Paper Type

Master's Thesis


College of Arts and Sciences

Degree Name

Master of Science in Biology (MS)



NACO controlled Corporate Body

University of North Florida. Department of Biology

First Advisor

Dr. David Waddell

Second Advisor

Dr. Frank Smith

Third Advisor

Dr. Joy Wolfram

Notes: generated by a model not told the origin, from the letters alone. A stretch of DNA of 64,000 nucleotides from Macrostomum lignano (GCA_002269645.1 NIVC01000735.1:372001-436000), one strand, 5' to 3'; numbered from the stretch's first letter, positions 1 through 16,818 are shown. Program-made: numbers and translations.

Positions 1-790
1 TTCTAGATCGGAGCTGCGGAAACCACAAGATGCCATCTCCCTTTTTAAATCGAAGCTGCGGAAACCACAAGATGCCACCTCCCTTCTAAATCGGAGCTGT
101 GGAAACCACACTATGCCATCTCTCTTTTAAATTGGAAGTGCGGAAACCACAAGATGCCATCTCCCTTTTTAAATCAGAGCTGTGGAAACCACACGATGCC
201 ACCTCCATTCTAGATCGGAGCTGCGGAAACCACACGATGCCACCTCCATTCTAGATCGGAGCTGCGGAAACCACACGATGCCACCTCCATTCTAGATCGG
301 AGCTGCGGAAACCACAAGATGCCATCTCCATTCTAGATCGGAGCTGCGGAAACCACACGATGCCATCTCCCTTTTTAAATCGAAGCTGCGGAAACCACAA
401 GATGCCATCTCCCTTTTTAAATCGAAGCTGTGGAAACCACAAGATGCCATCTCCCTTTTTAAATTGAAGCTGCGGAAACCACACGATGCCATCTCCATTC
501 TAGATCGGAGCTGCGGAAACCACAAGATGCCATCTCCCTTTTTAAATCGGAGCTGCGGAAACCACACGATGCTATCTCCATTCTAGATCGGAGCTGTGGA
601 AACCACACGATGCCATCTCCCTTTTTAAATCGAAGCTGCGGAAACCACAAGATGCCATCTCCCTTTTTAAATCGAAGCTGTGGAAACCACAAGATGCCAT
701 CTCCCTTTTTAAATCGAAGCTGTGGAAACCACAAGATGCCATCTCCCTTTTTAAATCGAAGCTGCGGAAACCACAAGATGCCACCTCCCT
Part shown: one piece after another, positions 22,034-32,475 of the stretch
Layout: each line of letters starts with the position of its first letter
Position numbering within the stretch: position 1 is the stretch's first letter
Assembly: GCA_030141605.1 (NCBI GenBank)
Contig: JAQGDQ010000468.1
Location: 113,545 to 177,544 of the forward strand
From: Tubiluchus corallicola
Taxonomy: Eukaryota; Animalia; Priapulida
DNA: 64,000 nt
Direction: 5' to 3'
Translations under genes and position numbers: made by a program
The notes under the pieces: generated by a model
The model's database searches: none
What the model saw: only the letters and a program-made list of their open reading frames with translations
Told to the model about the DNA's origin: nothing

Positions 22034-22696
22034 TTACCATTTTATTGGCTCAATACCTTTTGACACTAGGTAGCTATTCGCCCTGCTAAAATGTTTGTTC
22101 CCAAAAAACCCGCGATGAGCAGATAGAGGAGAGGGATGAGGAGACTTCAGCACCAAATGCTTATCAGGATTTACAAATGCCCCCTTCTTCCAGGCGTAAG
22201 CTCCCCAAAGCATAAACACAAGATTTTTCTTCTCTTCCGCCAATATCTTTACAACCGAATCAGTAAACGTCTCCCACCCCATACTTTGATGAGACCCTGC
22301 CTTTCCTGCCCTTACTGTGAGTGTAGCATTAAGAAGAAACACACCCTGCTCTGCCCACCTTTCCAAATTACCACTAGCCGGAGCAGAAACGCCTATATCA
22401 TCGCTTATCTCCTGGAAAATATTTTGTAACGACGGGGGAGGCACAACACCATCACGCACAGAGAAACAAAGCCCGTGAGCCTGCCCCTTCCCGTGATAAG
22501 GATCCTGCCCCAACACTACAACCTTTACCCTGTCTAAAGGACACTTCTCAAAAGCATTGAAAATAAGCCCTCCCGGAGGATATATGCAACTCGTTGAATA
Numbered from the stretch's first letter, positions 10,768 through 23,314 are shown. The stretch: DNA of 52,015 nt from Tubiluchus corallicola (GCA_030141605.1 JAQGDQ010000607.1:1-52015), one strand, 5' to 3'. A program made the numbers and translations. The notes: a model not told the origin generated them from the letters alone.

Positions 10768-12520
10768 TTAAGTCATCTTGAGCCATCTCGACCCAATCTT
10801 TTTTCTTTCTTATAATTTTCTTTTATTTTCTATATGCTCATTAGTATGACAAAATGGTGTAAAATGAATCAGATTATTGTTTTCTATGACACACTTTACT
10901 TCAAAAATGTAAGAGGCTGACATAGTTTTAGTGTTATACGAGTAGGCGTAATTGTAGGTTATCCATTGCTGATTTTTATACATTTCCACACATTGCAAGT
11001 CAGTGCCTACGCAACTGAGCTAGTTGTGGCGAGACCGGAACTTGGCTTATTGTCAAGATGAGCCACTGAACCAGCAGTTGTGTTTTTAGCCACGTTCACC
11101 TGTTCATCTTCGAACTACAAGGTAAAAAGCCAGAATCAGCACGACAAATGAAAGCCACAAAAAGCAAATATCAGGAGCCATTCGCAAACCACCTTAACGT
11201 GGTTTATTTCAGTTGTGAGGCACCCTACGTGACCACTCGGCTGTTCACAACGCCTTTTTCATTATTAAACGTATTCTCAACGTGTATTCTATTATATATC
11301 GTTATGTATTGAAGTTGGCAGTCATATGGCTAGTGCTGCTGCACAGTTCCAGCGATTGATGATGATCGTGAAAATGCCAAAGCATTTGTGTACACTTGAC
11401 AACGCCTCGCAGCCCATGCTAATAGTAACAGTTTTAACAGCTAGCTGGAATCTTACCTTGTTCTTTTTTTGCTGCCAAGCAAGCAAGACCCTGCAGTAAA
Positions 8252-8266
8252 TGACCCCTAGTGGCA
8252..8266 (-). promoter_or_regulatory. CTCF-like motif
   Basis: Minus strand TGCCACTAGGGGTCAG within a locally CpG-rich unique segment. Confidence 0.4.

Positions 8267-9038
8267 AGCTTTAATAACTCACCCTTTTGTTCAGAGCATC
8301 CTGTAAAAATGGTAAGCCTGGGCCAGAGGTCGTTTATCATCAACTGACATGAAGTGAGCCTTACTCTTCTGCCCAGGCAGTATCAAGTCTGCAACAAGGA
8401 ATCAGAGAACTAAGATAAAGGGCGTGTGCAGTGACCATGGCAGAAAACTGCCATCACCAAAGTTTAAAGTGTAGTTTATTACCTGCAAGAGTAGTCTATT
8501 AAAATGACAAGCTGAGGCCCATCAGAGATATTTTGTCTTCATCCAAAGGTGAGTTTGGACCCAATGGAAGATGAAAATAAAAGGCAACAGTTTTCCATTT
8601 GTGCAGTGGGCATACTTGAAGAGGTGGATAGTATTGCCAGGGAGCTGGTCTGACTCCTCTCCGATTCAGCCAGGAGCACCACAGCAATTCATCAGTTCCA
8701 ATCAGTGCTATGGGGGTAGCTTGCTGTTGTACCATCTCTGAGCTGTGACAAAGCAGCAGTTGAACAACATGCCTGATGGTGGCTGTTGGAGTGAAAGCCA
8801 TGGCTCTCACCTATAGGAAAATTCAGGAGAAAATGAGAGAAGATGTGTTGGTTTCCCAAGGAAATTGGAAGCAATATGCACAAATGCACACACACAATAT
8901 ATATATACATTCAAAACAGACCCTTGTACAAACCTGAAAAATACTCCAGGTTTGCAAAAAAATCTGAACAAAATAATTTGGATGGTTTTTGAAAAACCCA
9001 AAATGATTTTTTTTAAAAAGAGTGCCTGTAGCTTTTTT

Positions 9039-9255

Fam83d and Dupd1 have been identified as novel genes in skeletal muscle that are upregulated in response to neurogenic atrophy in a mouse model. qPCR analysis reveaed both genes are expressed in skeletal muscle with Fam83d expression being highest during myoblast proliferation, while Dupd1 expression is highest during myotube differentiation. Overexpression of either protein results in inhibition of proper muscle cell differentiation as evidenced by repression of both myosin heavy chain and myogenin expression. Characterization of transcriptional activity revealed both genes are modulated by myogenic regulatory factors and additionally, Dupd1 expression is enhanced by dexamethasone treatment. Assessment of subcellular localization revealed that Fam83d localizes in a punctate manner in the cytoplasm, while the expression of Dupd1 showed ubiquitous distribution throughout the cell. To assess function, Fam83d or Dupd1 were ectopically overexpressed in cultured muscle cells. Overexpression of Fam83d resulted in significant repression of phosphorylated ERK and AKT. Interestingly, inhibition of the 26S proteasome and the MAP kinase signaling pathway both resulted in stabilization of Fam83d during muscle cell differentiation. Finally, Fam83d has a putative phospholipase D-like domain that appears to be necessary for destabilizing casein kinase Iα and inhibiting ERK phosphorylation in cultured myoblasts. Overexpression of Dupd1 resulted in significant repression of phosphorylated ERK and AMPK. Additionally, Dupd1 overexpression resulted in dramatic increases in GR protein as well as phosphorylated GR, while attenuating activity of a GRE reporter gene. The discovery that Fam83d and Dupd1 are expressed in skeletal muscle combined with the observation that they are induced in response to neurogenic atrophy helps further our understanding of the molecular and cellular events of skeletal muscle wasting